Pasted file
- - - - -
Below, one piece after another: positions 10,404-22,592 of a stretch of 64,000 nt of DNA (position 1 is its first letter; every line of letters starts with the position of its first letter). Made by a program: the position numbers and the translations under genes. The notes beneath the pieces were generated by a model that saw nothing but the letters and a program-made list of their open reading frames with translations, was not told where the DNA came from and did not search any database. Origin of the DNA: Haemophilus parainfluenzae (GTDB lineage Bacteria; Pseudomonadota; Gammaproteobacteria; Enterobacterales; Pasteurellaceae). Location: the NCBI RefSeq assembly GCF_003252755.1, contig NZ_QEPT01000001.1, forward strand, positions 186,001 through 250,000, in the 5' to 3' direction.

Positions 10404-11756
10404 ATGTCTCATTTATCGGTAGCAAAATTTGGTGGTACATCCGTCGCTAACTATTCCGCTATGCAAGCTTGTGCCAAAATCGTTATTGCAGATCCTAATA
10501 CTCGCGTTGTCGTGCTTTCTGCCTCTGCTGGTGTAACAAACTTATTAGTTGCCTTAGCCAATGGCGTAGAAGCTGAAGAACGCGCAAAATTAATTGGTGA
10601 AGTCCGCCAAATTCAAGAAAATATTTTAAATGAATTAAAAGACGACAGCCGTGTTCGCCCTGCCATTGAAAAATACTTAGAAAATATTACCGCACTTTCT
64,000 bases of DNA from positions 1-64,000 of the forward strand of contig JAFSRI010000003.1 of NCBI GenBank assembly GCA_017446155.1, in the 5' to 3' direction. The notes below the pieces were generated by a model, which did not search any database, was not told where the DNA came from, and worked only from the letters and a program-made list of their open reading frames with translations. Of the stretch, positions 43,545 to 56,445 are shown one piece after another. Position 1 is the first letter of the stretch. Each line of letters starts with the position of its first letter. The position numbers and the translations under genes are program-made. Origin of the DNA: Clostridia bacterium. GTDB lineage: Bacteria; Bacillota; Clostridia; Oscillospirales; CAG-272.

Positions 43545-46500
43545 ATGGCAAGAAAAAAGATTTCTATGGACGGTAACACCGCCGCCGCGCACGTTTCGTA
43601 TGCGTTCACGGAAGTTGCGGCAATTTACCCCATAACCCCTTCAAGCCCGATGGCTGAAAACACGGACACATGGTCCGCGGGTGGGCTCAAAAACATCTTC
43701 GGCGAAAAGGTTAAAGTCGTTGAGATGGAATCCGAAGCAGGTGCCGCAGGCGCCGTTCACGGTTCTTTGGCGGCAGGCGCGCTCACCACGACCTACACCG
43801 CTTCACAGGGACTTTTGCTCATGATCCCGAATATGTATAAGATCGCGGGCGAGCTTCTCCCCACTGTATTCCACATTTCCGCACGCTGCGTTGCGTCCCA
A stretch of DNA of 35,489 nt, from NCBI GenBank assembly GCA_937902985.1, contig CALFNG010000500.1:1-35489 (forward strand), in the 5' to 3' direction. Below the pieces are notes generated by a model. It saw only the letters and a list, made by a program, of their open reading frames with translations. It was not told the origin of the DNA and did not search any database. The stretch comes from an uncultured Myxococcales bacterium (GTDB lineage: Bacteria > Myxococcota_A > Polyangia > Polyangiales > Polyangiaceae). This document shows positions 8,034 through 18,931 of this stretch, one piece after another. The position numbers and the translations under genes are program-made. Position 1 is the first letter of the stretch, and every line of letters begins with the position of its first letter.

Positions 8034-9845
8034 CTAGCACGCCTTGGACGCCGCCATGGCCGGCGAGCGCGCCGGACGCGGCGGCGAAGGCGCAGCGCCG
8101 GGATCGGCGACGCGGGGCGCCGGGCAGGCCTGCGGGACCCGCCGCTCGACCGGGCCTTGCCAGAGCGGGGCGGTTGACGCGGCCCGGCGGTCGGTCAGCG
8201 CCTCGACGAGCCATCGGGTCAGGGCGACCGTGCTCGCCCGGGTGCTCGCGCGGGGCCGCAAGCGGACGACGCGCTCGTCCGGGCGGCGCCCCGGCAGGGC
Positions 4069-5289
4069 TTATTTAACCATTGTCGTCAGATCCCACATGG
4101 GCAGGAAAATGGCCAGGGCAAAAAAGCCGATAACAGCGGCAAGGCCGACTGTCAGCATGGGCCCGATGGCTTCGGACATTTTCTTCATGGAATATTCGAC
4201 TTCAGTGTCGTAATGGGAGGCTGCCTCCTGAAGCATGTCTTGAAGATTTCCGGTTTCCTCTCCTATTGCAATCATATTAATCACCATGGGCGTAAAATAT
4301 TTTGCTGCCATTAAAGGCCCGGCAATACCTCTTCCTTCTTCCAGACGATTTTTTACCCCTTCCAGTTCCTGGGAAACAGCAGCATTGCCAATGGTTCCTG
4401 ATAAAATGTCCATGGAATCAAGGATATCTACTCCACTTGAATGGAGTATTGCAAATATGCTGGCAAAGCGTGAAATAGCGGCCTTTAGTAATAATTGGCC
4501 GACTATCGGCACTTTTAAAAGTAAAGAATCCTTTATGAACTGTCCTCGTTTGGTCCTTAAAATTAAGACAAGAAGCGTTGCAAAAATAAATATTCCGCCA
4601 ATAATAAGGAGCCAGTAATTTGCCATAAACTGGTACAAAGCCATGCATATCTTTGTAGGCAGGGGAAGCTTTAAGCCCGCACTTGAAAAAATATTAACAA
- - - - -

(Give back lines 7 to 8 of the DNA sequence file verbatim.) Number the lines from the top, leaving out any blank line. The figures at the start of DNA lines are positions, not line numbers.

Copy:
Positions 43545-46500
43545 ATGGCAAGAAAAAAGATTTCTATGGACGGTAACACCGCCGCCGCGCACGTTTCGTA